“Horizontal shareholding” occurs when one or more equity funds own shares of competitors operating in a concentrated product market. For example, the four largest mutual fund companies might be large shareholders of all the major United States air carriers. A growing body of empirical literature concludes that under these conditions market output in the product market is lower and prices higher than they would otherwise be.
Here we consider how the antitrust laws might be applied to this practice, identifying the issues that courts are likely to encounter and attempting to anticipate litigation problems. We assume that neither the mutual fund managers nor the firms in the product or service market are fixing prices in a way that would subject them to antitrust liability. Section 1 of the Sherman Act and §7 of the Clayton Act take quite different approaches to this problem, but each could be brought to bear. While the current literature on horizontal shareholding does not offer a single robust explanation of how the price increase mechanism works, we show that the “effects” test expressed in the Clayton Act does not require proof of the precise mechanism. Further, §7’s “solely for investment” exception typically will not apply. We also briefly discuss special problems of private plaintiff challenges. Finally, we elaborate the two ways that efficiencies are relevant to analysis of such mergers. First, we show why the efficiency defense as currently formulated will seldom or never save such a merger. Secondly we discuss the problem of remedial efficiencies, or mechanisms for ensuring that judicial relief will not impose its own consumer harm.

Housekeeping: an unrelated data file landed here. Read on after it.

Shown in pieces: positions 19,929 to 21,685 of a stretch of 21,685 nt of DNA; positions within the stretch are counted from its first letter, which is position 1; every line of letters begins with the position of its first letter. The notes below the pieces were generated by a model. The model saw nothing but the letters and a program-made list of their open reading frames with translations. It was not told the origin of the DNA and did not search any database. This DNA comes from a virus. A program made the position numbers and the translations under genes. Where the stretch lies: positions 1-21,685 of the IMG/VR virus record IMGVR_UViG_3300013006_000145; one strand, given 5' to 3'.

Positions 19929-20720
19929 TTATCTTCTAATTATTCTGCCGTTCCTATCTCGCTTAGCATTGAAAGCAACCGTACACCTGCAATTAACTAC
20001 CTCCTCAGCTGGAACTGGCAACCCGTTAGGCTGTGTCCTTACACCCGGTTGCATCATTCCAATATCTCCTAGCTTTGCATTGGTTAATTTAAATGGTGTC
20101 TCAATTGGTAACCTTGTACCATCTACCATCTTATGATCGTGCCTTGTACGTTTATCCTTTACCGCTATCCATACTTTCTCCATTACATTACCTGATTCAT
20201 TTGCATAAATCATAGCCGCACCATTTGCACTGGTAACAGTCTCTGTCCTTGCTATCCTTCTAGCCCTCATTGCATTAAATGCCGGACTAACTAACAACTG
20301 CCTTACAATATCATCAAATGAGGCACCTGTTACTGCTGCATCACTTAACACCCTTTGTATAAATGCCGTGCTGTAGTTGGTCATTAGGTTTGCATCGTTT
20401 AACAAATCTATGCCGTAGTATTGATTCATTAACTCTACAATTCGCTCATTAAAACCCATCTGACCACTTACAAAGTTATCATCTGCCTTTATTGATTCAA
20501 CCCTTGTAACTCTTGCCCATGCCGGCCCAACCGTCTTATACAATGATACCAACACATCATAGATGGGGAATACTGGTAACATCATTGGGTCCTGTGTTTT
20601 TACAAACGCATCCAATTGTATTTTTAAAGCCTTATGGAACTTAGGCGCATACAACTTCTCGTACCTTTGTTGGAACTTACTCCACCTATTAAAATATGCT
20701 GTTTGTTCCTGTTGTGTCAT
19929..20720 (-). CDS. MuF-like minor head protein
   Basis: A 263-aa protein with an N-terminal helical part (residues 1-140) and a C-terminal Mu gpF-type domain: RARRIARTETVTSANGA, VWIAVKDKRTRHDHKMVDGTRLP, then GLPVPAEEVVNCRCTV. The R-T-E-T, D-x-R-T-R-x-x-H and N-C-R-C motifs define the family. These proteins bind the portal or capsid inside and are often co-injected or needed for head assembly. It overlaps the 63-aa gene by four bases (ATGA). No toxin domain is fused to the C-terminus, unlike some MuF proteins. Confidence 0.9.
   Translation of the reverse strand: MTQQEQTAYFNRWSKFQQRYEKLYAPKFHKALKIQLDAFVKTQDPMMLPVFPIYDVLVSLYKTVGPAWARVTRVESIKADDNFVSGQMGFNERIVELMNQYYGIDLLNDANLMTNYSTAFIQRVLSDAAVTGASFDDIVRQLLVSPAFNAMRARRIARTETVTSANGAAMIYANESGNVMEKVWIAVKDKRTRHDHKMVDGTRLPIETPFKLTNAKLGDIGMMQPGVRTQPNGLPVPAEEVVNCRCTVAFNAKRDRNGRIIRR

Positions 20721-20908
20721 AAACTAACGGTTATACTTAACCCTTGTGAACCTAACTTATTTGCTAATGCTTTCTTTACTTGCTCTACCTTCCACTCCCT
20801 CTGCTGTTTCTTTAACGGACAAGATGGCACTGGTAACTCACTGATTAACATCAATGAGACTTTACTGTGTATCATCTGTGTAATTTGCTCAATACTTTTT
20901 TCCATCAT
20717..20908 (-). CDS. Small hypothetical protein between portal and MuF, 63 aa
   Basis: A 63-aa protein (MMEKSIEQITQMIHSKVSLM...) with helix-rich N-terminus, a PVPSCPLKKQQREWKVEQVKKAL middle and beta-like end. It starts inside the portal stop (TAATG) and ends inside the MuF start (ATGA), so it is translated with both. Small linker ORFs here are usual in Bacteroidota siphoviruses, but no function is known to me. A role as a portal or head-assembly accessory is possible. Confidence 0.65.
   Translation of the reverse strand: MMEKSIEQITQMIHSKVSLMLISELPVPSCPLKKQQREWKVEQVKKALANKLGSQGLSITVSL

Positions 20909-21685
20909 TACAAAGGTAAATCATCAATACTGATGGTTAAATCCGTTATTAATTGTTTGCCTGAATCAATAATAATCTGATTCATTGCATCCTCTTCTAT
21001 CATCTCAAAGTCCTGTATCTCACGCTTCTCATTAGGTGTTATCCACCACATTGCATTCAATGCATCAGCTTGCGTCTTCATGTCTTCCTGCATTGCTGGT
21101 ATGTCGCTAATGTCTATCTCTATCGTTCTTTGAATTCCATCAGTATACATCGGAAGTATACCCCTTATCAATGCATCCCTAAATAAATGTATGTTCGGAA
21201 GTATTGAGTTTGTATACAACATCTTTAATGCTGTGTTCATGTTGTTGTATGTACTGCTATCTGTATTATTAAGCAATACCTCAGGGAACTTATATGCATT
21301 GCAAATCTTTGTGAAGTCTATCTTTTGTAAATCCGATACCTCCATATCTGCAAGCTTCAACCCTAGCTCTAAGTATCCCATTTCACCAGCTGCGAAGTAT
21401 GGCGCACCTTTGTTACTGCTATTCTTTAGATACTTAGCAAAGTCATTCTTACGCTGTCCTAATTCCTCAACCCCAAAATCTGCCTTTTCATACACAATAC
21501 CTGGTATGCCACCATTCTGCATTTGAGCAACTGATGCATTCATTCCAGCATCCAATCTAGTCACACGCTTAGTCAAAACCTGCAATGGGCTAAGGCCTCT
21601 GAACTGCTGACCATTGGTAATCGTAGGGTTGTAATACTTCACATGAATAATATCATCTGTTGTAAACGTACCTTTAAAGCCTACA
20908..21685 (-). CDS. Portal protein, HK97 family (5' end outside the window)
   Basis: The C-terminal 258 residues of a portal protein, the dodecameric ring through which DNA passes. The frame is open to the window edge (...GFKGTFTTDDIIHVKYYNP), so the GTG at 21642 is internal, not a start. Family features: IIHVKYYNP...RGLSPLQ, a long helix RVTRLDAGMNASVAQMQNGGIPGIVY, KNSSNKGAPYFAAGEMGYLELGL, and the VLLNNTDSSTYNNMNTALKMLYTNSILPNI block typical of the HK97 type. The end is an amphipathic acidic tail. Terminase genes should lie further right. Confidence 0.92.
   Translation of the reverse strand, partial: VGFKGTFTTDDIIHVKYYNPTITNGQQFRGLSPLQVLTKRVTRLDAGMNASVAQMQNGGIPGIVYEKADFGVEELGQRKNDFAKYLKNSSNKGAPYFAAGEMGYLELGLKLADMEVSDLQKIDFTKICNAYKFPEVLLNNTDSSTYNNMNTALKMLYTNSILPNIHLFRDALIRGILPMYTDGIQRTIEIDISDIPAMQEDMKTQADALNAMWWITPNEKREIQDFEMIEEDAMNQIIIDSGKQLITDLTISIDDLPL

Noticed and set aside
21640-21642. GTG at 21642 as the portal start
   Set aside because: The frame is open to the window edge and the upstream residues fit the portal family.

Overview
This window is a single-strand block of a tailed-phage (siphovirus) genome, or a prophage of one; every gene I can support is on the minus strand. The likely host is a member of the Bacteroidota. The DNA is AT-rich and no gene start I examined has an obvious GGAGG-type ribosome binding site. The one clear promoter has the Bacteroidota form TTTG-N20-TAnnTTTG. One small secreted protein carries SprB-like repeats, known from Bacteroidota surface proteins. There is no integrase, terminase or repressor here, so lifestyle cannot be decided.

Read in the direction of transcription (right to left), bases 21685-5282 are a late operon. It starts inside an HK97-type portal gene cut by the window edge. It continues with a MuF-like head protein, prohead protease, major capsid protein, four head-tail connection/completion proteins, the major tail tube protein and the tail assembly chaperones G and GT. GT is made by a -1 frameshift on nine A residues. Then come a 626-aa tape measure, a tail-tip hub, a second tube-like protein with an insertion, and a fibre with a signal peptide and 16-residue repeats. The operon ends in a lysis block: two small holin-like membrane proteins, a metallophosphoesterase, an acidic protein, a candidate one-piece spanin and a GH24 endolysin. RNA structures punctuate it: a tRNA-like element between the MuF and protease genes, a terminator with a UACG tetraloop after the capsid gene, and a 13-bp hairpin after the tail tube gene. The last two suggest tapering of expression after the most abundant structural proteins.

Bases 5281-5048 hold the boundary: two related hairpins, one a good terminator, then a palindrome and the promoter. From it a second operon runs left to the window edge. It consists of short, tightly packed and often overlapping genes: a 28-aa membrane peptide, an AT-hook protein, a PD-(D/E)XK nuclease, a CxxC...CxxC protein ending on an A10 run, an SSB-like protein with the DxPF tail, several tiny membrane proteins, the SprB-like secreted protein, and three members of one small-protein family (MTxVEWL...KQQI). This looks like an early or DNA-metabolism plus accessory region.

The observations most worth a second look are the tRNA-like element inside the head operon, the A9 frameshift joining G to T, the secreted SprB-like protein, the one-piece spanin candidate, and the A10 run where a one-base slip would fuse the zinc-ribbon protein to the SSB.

Scott Morton, Fiona M. and Hovenkamp, Herbert J., "Horizontal Shareholding and Antitrust Policy" (2018). Faculty Scholarship at Penn Law. 1933.
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